Thursday, 2 September 2010

AIA Urges Public Support of a US-Greek Cultural Property Agreement

The Archaeological Institute of America is the closest that country gets to a central national archaeological institution, not quite what the 1970 UNESCO Convention Art. 5 had in mind, but a stop-gap. It has launched an informative website urging archaeologists, students and the general public to send in letters commenting on the proposals to agree to check incoming ancient artefacts from Greece to see that requisite export procedures have been followed. US dealers in these ancient artefacts do not appreciate US customs looking too closely at where the items they sell come from, and are busily persuading collectors too that export licences are in some way an "evil" concept and the very idea is in some way threatening their (collectors') "rights".

Please take some time to read the dealers' arguments and some of the counterarguments easily available in the Internet in places like "Looting Matters", SAFEcorner (and if you have a stomach for it, this blog) and then take a few moments to shoot off a letter to the State Department, either on the side of the Philistine Wreckers or the Preservationists.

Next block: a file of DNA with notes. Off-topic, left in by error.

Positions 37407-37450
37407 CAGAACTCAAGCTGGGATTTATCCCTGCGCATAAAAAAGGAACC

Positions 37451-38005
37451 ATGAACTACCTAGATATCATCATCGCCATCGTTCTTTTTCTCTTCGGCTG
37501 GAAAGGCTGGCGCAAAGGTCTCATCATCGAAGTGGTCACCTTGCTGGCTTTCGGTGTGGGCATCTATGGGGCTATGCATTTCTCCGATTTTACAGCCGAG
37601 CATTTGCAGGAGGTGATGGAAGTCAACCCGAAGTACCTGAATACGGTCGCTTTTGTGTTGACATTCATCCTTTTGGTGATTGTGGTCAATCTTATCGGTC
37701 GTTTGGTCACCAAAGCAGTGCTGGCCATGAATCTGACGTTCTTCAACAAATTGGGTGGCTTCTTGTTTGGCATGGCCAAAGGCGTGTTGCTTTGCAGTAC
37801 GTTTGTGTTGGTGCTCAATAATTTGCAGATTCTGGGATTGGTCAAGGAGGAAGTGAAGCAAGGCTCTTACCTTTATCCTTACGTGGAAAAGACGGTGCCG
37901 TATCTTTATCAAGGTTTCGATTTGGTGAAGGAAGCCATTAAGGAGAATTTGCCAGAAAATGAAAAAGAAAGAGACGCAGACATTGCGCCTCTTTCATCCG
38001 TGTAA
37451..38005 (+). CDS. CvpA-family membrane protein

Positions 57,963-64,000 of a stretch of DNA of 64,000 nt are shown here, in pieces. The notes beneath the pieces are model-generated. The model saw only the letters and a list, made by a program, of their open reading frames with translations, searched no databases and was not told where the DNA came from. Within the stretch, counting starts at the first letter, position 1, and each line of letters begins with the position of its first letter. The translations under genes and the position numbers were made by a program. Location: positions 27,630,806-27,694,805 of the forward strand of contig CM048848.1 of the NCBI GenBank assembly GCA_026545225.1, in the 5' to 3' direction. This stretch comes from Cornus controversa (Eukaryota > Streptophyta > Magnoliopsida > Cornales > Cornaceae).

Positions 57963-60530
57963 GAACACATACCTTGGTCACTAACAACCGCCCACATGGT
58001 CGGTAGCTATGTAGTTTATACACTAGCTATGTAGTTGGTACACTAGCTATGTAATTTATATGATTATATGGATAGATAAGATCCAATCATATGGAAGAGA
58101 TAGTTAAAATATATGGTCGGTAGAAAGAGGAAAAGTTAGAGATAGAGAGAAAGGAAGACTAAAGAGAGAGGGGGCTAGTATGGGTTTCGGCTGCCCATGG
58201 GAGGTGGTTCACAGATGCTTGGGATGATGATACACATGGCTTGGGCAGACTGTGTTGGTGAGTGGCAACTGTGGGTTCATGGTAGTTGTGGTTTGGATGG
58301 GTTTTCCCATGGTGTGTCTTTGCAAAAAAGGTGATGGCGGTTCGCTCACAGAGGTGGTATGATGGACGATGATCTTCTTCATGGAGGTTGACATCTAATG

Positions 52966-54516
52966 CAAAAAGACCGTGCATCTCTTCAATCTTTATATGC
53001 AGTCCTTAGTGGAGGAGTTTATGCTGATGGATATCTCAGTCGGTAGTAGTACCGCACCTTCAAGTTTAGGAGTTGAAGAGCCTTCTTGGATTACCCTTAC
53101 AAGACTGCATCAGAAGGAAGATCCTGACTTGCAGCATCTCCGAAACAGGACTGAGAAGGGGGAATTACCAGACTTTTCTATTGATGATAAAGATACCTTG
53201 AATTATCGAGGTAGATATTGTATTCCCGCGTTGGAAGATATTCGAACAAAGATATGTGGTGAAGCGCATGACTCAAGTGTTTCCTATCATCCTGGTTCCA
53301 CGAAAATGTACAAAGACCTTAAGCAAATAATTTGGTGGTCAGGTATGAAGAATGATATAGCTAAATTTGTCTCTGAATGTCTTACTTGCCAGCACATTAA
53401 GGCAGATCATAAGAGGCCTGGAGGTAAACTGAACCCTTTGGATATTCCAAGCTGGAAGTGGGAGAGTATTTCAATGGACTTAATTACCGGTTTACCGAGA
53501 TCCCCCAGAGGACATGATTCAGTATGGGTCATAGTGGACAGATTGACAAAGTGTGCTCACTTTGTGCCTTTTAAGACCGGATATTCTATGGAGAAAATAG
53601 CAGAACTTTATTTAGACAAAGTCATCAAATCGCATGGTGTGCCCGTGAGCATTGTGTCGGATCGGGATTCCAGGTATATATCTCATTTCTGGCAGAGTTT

Please note that most of the 87 public submissions currently up on the website assume that this agreement will only cover coins and not other artefacts. This means they have not actually read the summary of the request. These are superficial knee-jerk reactions caused by shock-horror rabble rousing tactics by lobby groups such as the ACCG and also dealers such as CNG (see earlier post on this). Note the number of them that assert that the plans are allegedly to make ALL Greek coins the subject of the agreement and not just those being exported to the USA from Greece and they are expressing their opposition to moves that are not being contemplated at all. These two characteristics will presumably lead to the CPAC rejecting all these comments, because they do not actually address the questions asked. The collectors seem to think bombing the State Department with repetative but irrelevant opinion will get them an ear.

By the way, the online form allows people not living in the US to comment, obviously the US is very concerned about its image in the world, bad enough at the best of times, so if you are an outside onlooker also let the State Department know what you think about the CCPIA and the current form of the US antiquities market. Myself I would like to urge the people of the US to "say no to Plunder, say yes to bilateral cultural agreements" to curb illegal exports of archaeological material.

See also the SAFE comments on this.

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